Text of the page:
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Basics of the CRON Diet

by
author image Rhonda Merritt
Rhonda Merritt started freelance writing in 2010. She is a registered nurse specializing in cardiac rehabilitation and cardiac care. Merritt has her personal fitness coach certification and is a certified CPR instructor. She holds a Bachelor of Science in nursing. Merritt graduated from Edinboro University in 1988.
Basics of the CRON Diet
A man is slicing vegetables. Photo Credit Hill Street Studios/Blend Images/Getty Images

CRON, or Calorie Restriction with Optimum Nutrition, is an acronym given to a diet or lifestyle by Dr. Roy Walford, UCLA professor and doctor of pathology. Walford began his experiments in the 1960s and, along with Dr Richard Weindruch of the University of Wisconsin and Dr Stephen Spindler from the University of California, concluded that calorie restriction is the only proven, research-backed technique known to extend lifespan and "healthy years."

Components

The goal of CRON is to eat fewer calories and consume adequate vitamins and minerals in food. Nutrient-dense vegetables replace calorie-sparse foods such as simple sugars and flours. Vegetables contain the highest content of nutrients for the calorie content, and along with fruits provide the basic carbohydrates needed. Protein, ideally low fat, and mono-unsaturated fat choices are selected carefully. After the diet quality is improved, the calorie reduction is done slowly, ideally over one to two years, recommends Dr. Walford.

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Benefits

Dr Walford's human study in 1990, the "Biosphere Project," found data supporting improved biomarkers of aging, such as cholesterol and blood pressure. Short-term benefits as reported by CRON dieter testimonials occur within a few weeks, and include fewer colds, fewer headaches, less acne, less required sleep and greater energy. Based on empirical evidence from repeated calorie-restriction studies, the National Institute on Aging lists several long-term benefits. They include decreases in cancer, diabetes, heart disease and auto-immune disease.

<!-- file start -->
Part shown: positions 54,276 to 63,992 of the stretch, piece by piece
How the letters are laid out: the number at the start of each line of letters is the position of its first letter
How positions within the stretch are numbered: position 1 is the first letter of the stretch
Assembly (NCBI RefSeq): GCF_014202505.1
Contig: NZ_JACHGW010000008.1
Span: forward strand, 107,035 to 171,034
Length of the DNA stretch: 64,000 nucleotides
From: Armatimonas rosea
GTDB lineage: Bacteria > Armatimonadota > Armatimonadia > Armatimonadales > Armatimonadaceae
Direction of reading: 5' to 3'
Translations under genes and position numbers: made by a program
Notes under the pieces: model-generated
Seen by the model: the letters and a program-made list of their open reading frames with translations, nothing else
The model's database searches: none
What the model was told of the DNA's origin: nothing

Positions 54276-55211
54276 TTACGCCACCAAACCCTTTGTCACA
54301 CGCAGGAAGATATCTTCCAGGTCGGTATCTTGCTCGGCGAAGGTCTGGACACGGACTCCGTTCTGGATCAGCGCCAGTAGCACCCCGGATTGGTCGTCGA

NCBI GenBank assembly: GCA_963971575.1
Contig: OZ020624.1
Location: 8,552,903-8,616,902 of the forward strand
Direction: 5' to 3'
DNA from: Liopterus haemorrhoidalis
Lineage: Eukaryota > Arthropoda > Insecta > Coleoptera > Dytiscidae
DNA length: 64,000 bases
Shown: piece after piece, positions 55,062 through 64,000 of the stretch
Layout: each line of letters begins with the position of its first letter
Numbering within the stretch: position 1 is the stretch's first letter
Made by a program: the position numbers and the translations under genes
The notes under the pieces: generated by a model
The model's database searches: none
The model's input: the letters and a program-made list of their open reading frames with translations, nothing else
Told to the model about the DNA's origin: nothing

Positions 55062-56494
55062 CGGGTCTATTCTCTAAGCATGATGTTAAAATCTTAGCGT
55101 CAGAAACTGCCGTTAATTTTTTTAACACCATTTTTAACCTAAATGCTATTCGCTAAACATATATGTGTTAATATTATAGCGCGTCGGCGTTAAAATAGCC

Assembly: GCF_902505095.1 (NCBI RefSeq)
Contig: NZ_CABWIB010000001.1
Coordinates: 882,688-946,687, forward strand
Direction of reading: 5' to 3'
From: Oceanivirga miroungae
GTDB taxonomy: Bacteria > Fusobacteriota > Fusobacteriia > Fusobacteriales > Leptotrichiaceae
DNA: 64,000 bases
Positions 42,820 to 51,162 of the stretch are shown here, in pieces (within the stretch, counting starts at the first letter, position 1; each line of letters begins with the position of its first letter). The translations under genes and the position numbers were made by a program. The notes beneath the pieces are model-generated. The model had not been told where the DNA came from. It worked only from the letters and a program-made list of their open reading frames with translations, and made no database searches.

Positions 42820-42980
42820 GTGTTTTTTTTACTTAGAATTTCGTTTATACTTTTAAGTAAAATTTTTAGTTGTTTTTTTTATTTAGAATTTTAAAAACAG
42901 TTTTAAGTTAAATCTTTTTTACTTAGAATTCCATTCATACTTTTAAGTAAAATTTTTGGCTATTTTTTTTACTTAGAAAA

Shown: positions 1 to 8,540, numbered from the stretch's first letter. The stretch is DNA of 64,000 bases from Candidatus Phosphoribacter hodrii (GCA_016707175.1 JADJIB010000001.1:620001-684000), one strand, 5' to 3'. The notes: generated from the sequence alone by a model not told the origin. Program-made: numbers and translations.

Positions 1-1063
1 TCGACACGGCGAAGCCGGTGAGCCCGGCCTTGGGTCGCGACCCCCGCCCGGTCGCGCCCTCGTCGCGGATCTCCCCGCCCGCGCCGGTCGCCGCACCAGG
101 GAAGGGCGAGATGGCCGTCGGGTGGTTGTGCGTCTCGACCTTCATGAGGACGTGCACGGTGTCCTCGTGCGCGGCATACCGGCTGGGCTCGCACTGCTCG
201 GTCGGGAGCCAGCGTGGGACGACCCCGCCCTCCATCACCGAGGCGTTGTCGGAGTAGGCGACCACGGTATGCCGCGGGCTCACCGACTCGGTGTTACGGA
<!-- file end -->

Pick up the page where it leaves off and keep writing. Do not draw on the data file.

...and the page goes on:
Lifestyle Impacts

The CR Society points out that calorie restriction can sometimes interfere with conventional social practices. As CRON practitioners tend to eat less frequently, and eat different kinds of foods, it can lead to isolation. Family meals, parties, holidays and dining out can become potential sources of conflict. Time and money can also become more demanding, as it takes longer to shop for and prepare healthy meals, and extra money for high quality foods and produce.

Potential Risks

Calorie restriction may result in a wide range of negative side effects, according to the CR Society. Physical appearance could become unattractive if the dieter gets too "skinny." Other negative side effects include reduced bone mass; cold sensitivity from decreased body fat and temperature; loss of "cushioning" with bony joints and discomfort sitting on hard surfaces; hunger, cravings, and food obsessions; menstrual irregularity with more difficulty conceiving; and loss of strength from decreased muscle mass.

Scientific Support

The National Institute on Aging claims that calorie restriction remains the only nongenetic intervention that extends the life-span in mammals, and delays or slows many age-related processes. MIT professor Leonard Guarente discovered in 2000 that calorie restriction activated the silenced information regulator SIR2 gene, which has the ability to slow aging during a low-calorie diet. Dr. Bradley Wilcox of the Pacific Health Research Institute studied data from 1,900 men collected over 36 years, and concluded that a reduced-calorie diet promotes longevity.

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References

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